The importance of scope was highlighted for me during the first research design project I undertook in grad school. One of the key principles of good project design is having a clearly defined scope....
Scarcity is a profound and painful experience of lack. There are people everywhere who experience the desperation of real scarcity - a lack of food, water, safety, infrastructure, money, health care, education, support, encouragement - you name it, it is possible to experience scarcity in almost any way. Having lived in Zambia and traveled throughout Africa, scarcity of material resources is evident everywhere you look. Though there are (too many) people who experience real scarcity in the United States, far more people have ample resources who still feel the painful clutch of scarcity. How can that be?
The scarcity wound refers to an inner experience of scarcity in the present moment that is based primarily on past personal, familial, and societal experiences and/or narratives. In other words, the scarcity wound leads to suffering in the present moment that isn't based on the current reality. Make no mistake, this fear...
At the same time, the general insistence (especially in the spiritual, healing, and personal development realm) that personal challenge = being stuck in a story is frankly, complete bullshit. It draws the attention away from what is truly being offered to you via your experience and instead, adds insult to injury via the subtle judgment that you are “stuck in a story”.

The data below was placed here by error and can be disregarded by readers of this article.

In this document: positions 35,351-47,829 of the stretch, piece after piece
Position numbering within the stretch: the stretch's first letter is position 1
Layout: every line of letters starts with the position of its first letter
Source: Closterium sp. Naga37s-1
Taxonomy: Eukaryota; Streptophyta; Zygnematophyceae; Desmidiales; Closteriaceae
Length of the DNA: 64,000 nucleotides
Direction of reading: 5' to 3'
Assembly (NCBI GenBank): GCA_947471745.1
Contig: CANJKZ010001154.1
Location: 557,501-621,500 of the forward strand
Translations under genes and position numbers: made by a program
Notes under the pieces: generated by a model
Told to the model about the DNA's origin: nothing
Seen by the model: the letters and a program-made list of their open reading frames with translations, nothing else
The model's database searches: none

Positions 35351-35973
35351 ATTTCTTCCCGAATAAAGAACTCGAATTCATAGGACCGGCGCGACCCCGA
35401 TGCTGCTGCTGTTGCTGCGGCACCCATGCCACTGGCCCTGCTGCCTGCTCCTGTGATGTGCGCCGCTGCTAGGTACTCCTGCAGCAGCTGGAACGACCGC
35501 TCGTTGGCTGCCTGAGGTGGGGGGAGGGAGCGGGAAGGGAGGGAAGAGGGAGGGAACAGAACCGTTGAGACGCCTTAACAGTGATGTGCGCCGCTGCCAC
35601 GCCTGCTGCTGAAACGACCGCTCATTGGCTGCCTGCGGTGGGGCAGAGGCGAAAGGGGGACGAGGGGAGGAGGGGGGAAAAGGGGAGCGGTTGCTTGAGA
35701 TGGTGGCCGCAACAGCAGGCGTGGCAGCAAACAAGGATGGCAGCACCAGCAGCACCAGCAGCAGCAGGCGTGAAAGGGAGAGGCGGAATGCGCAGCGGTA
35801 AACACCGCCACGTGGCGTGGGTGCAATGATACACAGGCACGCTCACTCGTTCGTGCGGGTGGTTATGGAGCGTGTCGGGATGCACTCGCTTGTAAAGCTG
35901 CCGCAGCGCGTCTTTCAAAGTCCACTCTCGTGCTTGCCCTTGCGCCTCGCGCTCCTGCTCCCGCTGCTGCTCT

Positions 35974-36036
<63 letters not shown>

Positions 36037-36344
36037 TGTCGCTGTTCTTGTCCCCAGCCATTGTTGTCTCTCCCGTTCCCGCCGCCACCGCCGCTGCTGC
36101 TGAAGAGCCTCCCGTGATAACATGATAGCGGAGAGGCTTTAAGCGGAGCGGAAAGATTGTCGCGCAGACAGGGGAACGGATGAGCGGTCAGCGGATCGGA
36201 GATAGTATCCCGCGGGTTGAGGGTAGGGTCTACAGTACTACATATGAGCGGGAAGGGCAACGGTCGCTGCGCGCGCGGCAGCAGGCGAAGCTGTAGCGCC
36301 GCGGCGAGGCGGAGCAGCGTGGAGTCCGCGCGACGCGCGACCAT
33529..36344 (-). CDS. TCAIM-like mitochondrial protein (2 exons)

Seriously, though — isn’t it interesting that we never consider ourselves to be “stuck in a story” if it makes us feel good? If it bolsters our sense of confidence? If it brings us a sense of clarity about who we are and how the world works?
You can try and gloss over, ignore, or positive affirmation your way past the very real conditions of life that create confusion, uncertainty, and hurts of the present and the past all day long but stories: our individual and collective stories (and the sorrow, grief, anger, fear, shame, and guilt that...
Here's the kind of stuff I heard growing up (and stuff a lot of my clients heard, too)... Either you are successful or you are a failure. You are either rich or you are poor. You do it right or you do it wrong. Either you have enough or you don't. You are happy or you are sad. You are worthy or you are not.